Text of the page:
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According to scholars, reports of organ thefts and related abductions, mainly of children, have been rife in Poland and Russia at least since 1991. The buyers are supposed to be rich Arabs.
Nancy Scheper-Hughes, an anthropologist at University of California at Berkeley and co-founder of Organs Watch, a research and documentation center, is also a member and co-author of Bellagio Task Force Report on Transplantation, Bodily Integrity and International Traffic in Organs. In a report presented in June 2001 to House Subcommittee on International Operations and Human Rights, she substantiated at least nationality of alleged buyers, though not urban legends regarding organ theft:
"In Middle East residents of Gulf States (Kuwait, Saudi Arabia, and Oman) have for many years traveled to India, Philippines, and to Eastern Europe to purchase kidneys made scarce locally due to local fundamentalist Islamic teachings that allow organ transplantation (to save a life), but prohibit organ harvesting from brain-dead bodies.
Meanwhile, hundreds of kidney patients from Israel, which has its own well -developed, but under-used transplantation centers (due to ultra-orthodox Jewish reservations about brain death) travel in 'transplant tourist' junkets to Turkey, Moldova, Romania where desperate kidney sellers can be found, and to Russia where an excess of lucrative cadaveric organs are produced due to lax standards for designating brain death, and to South Africa where amenities in transplantation clinics in private hospitals can resemble four star hotels.
We found in many countries - from Brazil and Argentina to India, Russia, Romania, Turkey to South Africa and parts of United States - a kind of 'apartheid medicine' that divides world into two distinctly different populations of 'organs supplies' and 'organs receivers'."
Russia, together with Estonia, China and Iraq, is, indeed, a major harvesting and trading centre. International news agencies described, two years ago, how a grandmother in Ryazan tried to sell her grandchild to a mediator. The boy was to be smuggled to West and there dismembered for his organs. The uncle, who assisted in matter, was supposed to collect $70,000 - a fortune in Russian terms.
When confronted by European Union on this issue, Russia responded that it lacks resources required to monitor organ donations. The Italian magazine, Happy Web, reports that organ trading has taken to Internet. A simple query on Google search engine yields thousands of Web sites purporting to sell various body parts - mostly kidneys - for up to $125,000. The sellers are Russian, Moldovan, Ukrainian and Romanian.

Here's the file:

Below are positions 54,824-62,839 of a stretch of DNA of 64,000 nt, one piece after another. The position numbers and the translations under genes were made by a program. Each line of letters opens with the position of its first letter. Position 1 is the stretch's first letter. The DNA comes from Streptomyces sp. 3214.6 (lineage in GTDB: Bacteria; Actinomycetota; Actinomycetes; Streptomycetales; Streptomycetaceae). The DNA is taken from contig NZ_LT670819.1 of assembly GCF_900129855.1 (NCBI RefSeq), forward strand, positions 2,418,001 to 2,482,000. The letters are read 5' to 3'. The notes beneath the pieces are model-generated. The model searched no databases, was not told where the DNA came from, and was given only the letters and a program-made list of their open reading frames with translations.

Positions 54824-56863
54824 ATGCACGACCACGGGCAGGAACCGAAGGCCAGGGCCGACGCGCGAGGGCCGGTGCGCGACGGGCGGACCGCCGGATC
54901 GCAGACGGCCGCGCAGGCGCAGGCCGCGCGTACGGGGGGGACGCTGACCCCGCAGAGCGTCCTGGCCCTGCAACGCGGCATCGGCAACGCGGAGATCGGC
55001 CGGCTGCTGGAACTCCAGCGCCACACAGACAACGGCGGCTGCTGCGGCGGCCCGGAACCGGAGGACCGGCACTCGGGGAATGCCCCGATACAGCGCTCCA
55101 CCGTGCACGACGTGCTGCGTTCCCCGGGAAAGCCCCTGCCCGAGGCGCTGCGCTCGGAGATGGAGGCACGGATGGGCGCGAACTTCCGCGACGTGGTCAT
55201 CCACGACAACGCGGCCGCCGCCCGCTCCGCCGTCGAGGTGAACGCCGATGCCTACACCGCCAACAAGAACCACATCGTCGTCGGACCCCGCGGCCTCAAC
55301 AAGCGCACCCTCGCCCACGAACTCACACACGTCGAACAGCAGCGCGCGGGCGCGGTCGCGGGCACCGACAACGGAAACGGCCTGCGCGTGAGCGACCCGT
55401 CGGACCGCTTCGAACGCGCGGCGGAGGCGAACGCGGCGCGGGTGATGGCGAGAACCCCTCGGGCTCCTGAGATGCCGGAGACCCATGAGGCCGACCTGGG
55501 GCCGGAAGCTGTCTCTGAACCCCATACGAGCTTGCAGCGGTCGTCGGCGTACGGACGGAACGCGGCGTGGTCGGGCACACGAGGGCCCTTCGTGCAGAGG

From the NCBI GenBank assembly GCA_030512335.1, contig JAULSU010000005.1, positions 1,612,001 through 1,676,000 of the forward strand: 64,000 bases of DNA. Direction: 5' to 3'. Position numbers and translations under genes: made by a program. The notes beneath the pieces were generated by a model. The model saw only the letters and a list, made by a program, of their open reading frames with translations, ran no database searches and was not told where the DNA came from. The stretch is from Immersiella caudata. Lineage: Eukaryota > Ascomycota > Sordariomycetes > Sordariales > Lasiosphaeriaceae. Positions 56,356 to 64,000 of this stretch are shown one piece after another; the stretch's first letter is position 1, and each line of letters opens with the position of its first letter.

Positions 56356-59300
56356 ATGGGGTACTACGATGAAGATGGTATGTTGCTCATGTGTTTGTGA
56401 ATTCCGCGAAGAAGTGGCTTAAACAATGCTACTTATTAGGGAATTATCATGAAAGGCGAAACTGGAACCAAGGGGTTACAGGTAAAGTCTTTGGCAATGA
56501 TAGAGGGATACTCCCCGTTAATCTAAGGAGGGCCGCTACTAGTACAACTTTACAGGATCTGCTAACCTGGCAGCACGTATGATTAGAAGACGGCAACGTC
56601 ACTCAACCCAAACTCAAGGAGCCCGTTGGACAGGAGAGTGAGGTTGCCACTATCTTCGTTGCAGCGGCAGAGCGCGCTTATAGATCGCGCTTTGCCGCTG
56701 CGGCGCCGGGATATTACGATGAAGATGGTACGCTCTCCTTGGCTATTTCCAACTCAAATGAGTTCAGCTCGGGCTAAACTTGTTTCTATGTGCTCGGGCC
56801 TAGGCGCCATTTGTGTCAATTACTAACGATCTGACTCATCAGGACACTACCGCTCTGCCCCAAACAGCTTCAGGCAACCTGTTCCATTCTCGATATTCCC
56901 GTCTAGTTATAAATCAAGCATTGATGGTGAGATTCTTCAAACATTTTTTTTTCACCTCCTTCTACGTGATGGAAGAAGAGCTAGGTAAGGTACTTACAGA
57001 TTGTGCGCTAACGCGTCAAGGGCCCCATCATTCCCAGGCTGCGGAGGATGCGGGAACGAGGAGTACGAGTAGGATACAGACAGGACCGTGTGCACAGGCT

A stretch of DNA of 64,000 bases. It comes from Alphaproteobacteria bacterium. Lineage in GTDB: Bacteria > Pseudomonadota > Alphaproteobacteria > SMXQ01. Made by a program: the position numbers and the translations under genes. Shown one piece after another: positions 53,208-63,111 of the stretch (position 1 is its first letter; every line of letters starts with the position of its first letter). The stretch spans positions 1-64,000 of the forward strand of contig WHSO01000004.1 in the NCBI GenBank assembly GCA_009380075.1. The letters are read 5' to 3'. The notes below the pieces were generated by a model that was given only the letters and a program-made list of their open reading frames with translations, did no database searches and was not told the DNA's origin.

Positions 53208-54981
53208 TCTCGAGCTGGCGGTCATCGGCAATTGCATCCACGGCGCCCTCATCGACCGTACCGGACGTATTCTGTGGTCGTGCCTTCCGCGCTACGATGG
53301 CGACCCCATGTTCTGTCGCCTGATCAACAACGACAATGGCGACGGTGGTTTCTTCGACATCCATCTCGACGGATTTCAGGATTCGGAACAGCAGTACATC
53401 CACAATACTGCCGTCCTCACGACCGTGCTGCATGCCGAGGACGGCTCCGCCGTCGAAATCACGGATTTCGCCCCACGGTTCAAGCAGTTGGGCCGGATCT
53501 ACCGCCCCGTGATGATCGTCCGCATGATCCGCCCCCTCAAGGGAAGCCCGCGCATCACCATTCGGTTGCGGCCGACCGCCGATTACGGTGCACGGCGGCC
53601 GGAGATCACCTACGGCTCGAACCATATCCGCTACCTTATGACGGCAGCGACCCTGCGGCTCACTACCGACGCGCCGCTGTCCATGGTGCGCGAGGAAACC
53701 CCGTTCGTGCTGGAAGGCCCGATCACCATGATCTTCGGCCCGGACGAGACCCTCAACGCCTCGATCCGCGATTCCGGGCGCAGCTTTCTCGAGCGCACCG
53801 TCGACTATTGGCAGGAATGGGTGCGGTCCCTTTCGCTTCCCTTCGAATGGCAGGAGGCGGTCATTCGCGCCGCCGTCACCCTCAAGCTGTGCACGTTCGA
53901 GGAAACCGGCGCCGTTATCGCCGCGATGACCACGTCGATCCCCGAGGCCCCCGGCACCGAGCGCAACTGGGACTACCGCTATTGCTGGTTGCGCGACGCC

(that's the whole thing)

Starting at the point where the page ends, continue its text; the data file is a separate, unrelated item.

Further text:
Scheper-Hughes, an avid opponent of legalizing any form of trade in organs, says that "in general, movement and flow of living donor organs - mostly kidneys - is from South to North, from poor to rich, from black and brown to white, and from female to male bodies".
Yet, this summer, bowing to reality, American Medical Association commissioned a study to examine effects of paying for cadaveric organs would have on current shortage. The 1984 National Organ Transplant Act that forbids such payments is also under attack. Bills to amend it were submitted recently by several Congressmen. These are steps in right direction.
Organ trafficking is outcome of international ban on organ sales and live donor organs. But wherever there is demand there is a market. Excruciating poverty of potential donors, lengthening patient waiting lists and better quality of organs harvested from live people make organ sales an irresistible proposition. The medical professions and authorities everywhere would do better to legalize and regulate trade rather than transform it into a form of organized crime. The denizens of Moldova would surely appreciate it.
Sam Vaknin ( http://samvak.tripod.com ) is the author of Malignant Self Love - Narcissism Revisited and After the Rain - How the West Lost the East. He served as a columnist for Central Europe Review, PopMatters, and eBookWeb , and Bellaonline, and as a United Press International (UPI) Senior Business Correspondent. He is the the editor of mental health and Central East Europe categories in The Open Directory and Suite101.